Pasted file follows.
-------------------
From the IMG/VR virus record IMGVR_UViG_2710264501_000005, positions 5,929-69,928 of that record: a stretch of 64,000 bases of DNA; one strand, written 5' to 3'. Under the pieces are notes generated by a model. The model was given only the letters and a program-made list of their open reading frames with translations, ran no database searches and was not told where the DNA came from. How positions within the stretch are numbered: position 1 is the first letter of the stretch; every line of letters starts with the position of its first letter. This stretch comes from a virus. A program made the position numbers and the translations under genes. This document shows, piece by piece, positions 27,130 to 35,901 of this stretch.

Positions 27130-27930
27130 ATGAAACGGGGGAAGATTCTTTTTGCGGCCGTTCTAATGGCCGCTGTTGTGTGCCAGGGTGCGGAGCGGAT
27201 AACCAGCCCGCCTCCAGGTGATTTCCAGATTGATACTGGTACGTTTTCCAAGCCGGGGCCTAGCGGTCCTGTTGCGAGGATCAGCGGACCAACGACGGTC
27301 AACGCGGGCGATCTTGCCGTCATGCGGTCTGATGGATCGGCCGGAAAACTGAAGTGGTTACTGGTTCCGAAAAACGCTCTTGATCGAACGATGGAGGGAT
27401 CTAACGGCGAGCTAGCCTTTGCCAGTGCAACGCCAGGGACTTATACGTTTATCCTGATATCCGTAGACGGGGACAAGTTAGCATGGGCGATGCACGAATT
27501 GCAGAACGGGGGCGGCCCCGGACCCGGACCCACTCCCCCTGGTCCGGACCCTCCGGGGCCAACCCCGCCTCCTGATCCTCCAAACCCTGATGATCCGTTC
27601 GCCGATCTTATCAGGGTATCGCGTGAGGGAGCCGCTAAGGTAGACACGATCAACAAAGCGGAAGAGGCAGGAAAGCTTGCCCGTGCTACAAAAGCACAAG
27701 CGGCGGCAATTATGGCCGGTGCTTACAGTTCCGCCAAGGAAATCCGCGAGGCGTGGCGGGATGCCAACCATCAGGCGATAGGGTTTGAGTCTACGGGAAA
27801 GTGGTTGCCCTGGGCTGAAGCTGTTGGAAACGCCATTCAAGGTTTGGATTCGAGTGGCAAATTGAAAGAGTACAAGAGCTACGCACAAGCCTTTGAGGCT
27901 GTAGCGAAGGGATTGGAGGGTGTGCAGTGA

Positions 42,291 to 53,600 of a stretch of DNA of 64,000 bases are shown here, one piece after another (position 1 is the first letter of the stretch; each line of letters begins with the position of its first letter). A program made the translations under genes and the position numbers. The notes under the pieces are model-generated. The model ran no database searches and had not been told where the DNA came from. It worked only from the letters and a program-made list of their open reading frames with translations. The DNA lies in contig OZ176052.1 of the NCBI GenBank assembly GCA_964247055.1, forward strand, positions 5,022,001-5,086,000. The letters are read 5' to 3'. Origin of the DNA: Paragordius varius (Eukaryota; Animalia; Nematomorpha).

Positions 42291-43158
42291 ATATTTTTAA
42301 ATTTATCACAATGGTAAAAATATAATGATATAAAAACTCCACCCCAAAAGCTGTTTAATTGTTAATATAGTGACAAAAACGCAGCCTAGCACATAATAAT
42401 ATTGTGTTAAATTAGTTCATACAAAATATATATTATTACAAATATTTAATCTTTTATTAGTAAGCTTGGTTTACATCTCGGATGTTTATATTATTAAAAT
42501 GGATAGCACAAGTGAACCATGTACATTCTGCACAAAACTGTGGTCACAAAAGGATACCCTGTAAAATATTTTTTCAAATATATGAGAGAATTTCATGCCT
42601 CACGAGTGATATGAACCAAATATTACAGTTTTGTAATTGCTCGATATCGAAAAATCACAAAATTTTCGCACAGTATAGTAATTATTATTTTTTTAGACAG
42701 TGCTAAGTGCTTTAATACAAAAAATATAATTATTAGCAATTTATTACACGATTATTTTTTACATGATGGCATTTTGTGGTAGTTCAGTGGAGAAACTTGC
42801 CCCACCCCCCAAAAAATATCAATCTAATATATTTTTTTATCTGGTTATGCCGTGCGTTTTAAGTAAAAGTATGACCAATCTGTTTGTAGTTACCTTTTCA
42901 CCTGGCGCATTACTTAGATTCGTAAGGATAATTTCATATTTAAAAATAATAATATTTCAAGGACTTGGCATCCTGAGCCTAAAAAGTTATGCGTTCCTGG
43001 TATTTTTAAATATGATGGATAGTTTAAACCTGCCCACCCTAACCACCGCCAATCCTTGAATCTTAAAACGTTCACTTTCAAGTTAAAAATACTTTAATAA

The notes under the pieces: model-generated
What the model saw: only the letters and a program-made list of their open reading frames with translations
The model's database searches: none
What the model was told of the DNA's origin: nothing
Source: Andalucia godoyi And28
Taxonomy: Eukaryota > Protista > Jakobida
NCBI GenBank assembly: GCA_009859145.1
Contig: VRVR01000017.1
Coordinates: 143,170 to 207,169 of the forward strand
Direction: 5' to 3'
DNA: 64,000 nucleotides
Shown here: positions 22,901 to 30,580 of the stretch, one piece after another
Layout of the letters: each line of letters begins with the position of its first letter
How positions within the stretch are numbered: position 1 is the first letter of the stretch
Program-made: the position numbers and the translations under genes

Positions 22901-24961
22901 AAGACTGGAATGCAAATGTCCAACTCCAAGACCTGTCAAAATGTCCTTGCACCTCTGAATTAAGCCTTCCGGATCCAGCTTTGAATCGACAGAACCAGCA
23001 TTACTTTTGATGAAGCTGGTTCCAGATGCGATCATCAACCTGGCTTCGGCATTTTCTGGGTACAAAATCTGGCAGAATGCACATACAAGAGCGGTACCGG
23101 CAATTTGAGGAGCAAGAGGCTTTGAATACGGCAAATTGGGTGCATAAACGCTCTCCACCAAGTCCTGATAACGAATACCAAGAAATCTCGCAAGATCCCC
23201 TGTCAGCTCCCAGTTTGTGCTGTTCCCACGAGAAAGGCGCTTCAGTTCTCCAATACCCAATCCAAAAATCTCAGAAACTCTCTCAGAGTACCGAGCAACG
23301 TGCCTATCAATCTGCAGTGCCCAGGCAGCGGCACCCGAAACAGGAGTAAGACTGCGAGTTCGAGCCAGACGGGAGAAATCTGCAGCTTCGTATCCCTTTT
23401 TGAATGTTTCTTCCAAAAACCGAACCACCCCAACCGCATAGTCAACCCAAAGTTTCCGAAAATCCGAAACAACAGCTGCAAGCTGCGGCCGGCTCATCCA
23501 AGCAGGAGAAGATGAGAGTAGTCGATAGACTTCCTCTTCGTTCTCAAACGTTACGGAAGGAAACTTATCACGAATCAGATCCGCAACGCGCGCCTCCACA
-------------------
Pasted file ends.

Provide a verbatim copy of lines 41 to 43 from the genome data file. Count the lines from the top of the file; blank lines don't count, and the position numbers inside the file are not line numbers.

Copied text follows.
23101 CAATTTGAGGAGCAAGAGGCTTTGAATACGGCAAATTGGGTGCATAAACGCTCTCCACCAAGTCCTGATAACGAATACCAAGAAATCTCGCAAGATCCCC
23201 TGTCAGCTCCCAGTTTGTGCTGTTCCCACGAGAAAGGCGCTTCAGTTCTCCAATACCCAATCCAAAAATCTCAGAAACTCTCTCAGAGTACCGAGCAACG
23301 TGCCTATCAATCTGCAGTGCCCAGGCAGCGGCACCCGAAACAGGAGTAAGACTGCGAGTTCGAGCCAGACGGGAGAAATCTGCAGCTTCGTATCCCTTTT